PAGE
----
It is a truth universally acknowledged that a single woman in possession of good education, a stable job, and acceptable looks must be in want of a husband. However different her feelings, thoughts, dreams and goals are in life, this is so fixed in the minds of people around her that they constantly badger the happily contented single female nearing the age of 30 with questions, teasing and endless seemingly innocent inquiries on what her plans are regarding marriage. The happy, young woman however just brushes these off. Sometimes she laughs and joins in the joke. She playfully chooses among the many suggested candidates they throw at her and invents reasons why so-and-so is much deserving than the other one. But in her mind none of them even comes close to one with whom she may consider sharing her life. She can’t help it. She’s a stickler to details and she knows what she wants and why. If anyone would care enough to sit down with her and really listen to what she has to say and not just bother her with unsolicited advice, she would directly tell that person that she prefers not to be married.
She plans to go back to school and study some more. Not because she’s a degree hoarder but that she finally found what she wants to do in life. She wants to write. And she’s going back to school to soak herself in the music of the best poetry and prose as she tries to find her own voice and rhythm. She wants to be like the minds who forever gave the world a deeper understanding of reality and who gave access to secret worlds that were once hidden inside their minds. She wants to know other souls like her who have the same passion for life, for truth, for beauty. She wants to mingle with crafters who work with words or colors or sounds or wood or metal or mud or maybe with two or three or all of these. She wants to build bridges toward them and see if they, too, had struggled most of their lives looking for what they were meant to do. She also wants to know the stories of those who have known all along what they want to do in life. She wants to explore how they knew, if anyone helped them or if there was a vivid moment that told them what it is they were meant for. She wants to see what she could accomplish together with these people. She wants to reach out to the ones among them who have yet to know True Beauty and tell them why all their lives they have been yearning to express, to create, to experience and how all of these yearnings point to Him. She longs to be there with them as they discover why they have been designed and gifted that way, and why they are who they are, even as she herself continues to discover these things in her own life.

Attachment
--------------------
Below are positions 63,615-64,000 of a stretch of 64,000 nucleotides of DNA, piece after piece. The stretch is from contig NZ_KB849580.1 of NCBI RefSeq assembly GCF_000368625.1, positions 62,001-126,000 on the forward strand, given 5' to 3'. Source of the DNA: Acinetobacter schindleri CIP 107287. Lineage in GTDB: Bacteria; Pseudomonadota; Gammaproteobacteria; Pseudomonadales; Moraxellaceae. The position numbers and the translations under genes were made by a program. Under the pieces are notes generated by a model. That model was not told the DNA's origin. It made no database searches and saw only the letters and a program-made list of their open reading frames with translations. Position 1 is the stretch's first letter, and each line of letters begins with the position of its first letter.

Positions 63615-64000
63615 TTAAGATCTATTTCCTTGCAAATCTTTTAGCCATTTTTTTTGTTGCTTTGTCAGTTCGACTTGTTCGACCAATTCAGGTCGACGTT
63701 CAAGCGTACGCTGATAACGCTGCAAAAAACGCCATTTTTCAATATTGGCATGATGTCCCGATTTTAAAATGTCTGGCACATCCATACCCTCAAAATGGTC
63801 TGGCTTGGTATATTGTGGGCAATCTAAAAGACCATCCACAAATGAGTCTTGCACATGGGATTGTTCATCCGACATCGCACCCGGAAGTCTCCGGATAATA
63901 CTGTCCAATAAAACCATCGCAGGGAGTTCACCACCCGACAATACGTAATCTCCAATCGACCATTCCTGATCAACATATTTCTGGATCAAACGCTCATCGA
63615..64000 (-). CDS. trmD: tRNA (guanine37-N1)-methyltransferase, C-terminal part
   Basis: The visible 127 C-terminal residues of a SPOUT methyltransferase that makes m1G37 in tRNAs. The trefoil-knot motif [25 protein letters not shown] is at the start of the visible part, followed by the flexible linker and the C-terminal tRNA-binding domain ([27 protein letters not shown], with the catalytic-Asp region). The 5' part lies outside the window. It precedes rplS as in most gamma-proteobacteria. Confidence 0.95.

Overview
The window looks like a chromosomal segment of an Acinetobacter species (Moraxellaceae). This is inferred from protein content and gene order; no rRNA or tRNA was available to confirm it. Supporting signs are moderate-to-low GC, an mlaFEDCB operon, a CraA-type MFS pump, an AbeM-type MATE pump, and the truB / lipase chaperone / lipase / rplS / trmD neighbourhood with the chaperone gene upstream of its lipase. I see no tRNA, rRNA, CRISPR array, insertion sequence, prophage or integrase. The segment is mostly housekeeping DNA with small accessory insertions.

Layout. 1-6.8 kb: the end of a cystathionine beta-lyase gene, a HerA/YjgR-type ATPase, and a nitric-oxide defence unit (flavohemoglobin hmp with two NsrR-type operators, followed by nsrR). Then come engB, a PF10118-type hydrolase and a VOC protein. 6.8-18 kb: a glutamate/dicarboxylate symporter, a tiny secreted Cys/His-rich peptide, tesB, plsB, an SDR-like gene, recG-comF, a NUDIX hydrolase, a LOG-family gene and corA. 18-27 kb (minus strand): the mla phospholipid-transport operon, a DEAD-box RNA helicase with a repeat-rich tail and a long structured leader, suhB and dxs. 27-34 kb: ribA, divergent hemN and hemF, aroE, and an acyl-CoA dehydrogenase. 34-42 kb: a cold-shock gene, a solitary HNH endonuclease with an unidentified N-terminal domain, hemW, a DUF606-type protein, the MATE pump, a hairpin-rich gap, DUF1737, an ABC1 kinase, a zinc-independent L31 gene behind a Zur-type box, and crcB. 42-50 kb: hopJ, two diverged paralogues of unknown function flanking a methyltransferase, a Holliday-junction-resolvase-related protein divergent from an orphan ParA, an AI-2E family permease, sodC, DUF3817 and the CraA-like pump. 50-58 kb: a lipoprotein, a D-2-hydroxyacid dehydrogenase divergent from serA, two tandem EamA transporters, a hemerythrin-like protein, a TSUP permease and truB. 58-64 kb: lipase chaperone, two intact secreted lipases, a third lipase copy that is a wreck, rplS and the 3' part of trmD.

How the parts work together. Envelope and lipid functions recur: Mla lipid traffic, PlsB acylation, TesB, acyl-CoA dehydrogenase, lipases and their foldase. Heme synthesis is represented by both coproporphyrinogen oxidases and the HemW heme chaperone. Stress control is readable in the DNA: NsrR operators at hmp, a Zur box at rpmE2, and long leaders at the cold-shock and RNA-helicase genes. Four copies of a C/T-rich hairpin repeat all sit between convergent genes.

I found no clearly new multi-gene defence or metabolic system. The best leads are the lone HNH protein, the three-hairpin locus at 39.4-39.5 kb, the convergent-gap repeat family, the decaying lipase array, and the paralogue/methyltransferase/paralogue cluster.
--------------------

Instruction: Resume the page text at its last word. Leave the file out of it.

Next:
She wants to birth books. But any husband would want to have children. And so she cannot reconcile the writing life and the married life right now. She can’t imagine how she’ll ever accomplish any writing with a husband and a child or children to take care of. This might seem selfish but think about the considerations she has to make. She, who has been a hopeless romantic all her life, is now confronted with the reality that she might have to choose between her craft and a “normal” life. Not that she’s scared of being different. What concerns her is that almost all the old maids she has known are either sickly or grumpy or have some sort of weirdness in them that she doesn’t want to have. If ever she’s meant to be a Miss all her life, she’d want to be like her favorite author, beloved and delighted in by her nephews and nieces, brother and sisters. But Ms. Austen is cheerful, gay and able to write in a common area and accommodate anyone who comes near her. She, on the other hand, is mostly serious and oftentimes a loner, and can write almost only within the confines of her room. That doesn’t spell like someone who could be a favorite among those who know her.
She is aware though that there are many women who write and have a family. And so she doesn’t dismiss the possibility of being married someday. Maybe someone would come along who also has an artist’s spirit, someone who knows and understands her craft as much as she does. Otherwise, she wouldn’t be willing to ruin someone else’s life by pretending that she can be a good domestic partner when, in truth, she wants to be so dedicated to growing her craft and to fly free and see the world because she always wants wider horizons.
As of now, this is how she sees things. This is what makes sense to her. Time may change her perspective on these matters but whether she ends up married or single for the rest of her life, she has the comfort of knowing she has found what she loves to do. Not many people can say the same for themselves.